Birmingham Water Works Board (BWWB) of Birmingham, Ala., has consistently achieved the rating of the number-five water system in the United States...
Improvements allow utilities to track energy use, set investment priorities and verify efficiency improvements
America's drinking water and wastewater facilities can now save energy and reduce their carbon footprint with expanded tools available from the U.S. Environmental Protection Agency’s (EPA) Energy Star Program. Enhancements to Portfolio Manager, the agency's popular energy tracking tool for commercial facilities, allow water utilities to track energy use and associated carbon emissions, set targets for investment priorities, and verify efficiency improvements. Water and wastewater facilities are energy intensive, accounting for more than one-third of municipal energy use. Improving the energy efficiency of America's drinking water and wastewater systems by 10% would save more than 5 billion kilowatt-hours each year, representing a cost savings of about $400 million annually.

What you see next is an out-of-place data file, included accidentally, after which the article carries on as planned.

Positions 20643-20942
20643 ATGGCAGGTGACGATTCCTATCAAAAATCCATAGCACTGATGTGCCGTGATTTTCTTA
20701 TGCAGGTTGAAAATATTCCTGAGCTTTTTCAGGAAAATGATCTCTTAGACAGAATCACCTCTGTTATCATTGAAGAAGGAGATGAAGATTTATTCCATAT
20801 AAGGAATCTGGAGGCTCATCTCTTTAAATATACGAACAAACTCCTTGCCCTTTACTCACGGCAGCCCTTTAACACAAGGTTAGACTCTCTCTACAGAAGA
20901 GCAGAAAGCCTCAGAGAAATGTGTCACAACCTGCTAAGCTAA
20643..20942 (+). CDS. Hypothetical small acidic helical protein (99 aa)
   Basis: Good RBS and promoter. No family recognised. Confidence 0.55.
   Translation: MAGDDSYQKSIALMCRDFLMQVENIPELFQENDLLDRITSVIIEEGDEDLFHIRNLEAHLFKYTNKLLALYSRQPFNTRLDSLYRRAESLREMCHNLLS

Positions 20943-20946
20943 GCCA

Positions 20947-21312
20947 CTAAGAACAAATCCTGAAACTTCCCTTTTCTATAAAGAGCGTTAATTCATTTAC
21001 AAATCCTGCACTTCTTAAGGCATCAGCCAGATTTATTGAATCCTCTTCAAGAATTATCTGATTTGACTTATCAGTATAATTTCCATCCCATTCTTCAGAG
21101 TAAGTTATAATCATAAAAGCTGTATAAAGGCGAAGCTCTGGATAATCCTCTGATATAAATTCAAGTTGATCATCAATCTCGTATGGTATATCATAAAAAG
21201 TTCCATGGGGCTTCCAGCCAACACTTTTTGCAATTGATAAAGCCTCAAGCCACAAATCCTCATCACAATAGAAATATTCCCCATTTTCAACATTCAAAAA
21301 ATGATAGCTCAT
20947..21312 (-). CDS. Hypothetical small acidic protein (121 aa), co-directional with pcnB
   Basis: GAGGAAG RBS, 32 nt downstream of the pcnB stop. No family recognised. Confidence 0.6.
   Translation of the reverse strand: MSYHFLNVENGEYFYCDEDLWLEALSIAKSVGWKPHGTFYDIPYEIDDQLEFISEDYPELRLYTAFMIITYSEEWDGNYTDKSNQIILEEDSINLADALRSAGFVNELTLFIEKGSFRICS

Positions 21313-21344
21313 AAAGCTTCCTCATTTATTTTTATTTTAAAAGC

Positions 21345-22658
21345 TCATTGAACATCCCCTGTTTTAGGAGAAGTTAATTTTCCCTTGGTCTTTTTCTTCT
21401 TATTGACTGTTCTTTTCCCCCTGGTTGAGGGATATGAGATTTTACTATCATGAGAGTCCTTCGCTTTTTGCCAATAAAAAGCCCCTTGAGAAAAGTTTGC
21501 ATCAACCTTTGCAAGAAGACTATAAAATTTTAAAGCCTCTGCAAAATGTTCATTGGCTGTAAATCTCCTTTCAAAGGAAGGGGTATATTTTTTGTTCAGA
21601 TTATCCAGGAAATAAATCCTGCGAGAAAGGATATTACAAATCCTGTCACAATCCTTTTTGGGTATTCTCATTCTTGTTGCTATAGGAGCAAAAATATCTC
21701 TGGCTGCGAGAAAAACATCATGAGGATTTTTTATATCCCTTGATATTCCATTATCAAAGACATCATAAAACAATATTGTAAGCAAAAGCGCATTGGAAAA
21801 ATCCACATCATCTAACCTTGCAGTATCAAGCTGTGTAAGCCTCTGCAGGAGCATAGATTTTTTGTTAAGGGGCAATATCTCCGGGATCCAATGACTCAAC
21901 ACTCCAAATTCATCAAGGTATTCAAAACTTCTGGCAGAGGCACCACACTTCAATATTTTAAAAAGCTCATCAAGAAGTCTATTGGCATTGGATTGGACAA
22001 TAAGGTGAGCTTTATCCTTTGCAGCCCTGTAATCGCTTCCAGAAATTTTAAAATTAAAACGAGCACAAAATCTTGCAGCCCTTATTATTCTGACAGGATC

"Wasting energy is sending good resources down the drain," said Benjamin H. Grumbles, assistant administrator for water. "Energy efficiency is good for the planet as well as the plant managers who make water clean and healthy."
Drinking water and wastewater systems spend about $4 billion a year on energy to pump, treat, deliver, collect and clean water at the 52,000 community drinking water and 16,500 wastewater facilities in the U.S. Through Energy Star, EPA provides a proven energy management strategy and no-cost tools for public and private organizations to save energy and money, as well as demonstrate environmental leadership.
More than 800 organizations—including more than 150 local governments and water utilities—are leading the way toward improved energy efficiency by responding to the Energy Star Challenge, EPA's national call to action to improve the energy efficiency of America's commercial and industrial facilities by 10% or more. In June 2007, the U.S. Conference of Mayors endorsed the Energy Star Challenge as a key strategy in meeting the goals of the Mayors Climate Protection Agreement.
Energy Star was introduced by EPA in 1992 as a voluntary, market-based partnership to reduce greenhouse gas emissions through energy efficiency. Today, the Energy Star label can be found on more than 50 different kinds of products, new homes and commercial and industrial buildings. Products and buildings that have earned the Energy Star designation prevent greenhouse gas emissions by meeting strict energy-efficiency specifications set by the government. Last year alone, Americans saved about $14 billion on their energy bills while reducing the greenhouse gas emissions equivalent to those of 25 million vehicles with the help of Energy Star.